A fully vaccinated Oahu healthcare worker tested positive for COVID-19

  • NIAID-RML via Associated Press

    An electron microscope image provided by the National Institute of Allergy and Infectious Diseases – Rocky Mountain Laboratories, in 2020, shows SARS-CoV-2 virus particles that cause COVID-19, isolated from a patient in the United States, exiting the surface of cells cultured in the laboratory. A fully vaccinated health care worker in Oahu contracted the COVID-19 virus after a recent trip to the mainland but had no symptoms.

A fully vaccinated Oahu healthcare worker was hired Covid-19 After his last trip to the mainland but not showing symptoms.

On Thursday, the Health Ministry said in its weekly report on the group that it had recently identified the case.

The worker received two doses of the approved COVID-19 vaccine, as directed, and completed the series in early January.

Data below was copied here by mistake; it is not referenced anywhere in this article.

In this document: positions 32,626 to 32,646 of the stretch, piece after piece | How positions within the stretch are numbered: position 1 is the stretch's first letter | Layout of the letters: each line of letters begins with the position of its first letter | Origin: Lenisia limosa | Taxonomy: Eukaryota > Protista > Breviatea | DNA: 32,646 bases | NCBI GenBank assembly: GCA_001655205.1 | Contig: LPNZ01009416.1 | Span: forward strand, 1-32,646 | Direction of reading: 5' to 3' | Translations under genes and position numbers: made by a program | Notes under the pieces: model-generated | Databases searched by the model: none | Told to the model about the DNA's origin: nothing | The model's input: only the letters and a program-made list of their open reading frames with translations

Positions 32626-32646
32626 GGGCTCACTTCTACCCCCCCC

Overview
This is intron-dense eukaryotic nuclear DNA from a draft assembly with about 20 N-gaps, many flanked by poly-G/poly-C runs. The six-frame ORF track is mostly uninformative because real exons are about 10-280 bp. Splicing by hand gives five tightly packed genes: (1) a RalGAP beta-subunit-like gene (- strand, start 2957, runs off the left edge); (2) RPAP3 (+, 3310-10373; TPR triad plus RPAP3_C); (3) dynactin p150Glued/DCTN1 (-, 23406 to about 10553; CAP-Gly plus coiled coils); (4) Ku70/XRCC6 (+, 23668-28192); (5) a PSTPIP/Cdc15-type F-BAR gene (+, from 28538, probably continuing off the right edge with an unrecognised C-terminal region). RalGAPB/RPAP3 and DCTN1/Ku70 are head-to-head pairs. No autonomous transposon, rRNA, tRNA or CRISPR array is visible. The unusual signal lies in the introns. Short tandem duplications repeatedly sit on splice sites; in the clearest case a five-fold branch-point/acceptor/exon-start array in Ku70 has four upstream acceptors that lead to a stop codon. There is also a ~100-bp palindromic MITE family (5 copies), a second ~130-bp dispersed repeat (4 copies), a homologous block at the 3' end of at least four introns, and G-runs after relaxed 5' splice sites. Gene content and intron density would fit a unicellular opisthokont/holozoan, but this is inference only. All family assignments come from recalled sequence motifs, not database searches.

The individual traveled to several cities on the mainland about a month later.

The person and his companion were pre-traveled before returning to Hawaii.

Their positive results were received after their arrival in Hawaii.

The Ministry of Health said that neither of them had shown any symptoms and that close contacts had not been transmitted.

Officials said it was not possible to obtain laboratory samples for sequencing, which could identify a different type of virus.

Health officials have confirmed that vaccination against COVID-19 does not guarantee that a person will not be infected with the coronavirus that causes COVID-19. The Centers for Disease Control and Prevention says that vaccines used in the United States are “effective in preventing COVID-19 disease, especially severe disease and death.”

However, CDC officials caution that we “are still learning how effective vaccines are against variants of the virus that causes COVID-19. Early data shows that vaccines may work against some variants but may be less effective against others.

“We are still learning how COVID-19 vaccines prevent people from spreading disease.”

They stress that other prevention steps – such as wearing masks, avoiding crowding and practicing social distancing – “help stop the spread of COVID-19, and that these steps are still important, even while vaccines are distributed.”

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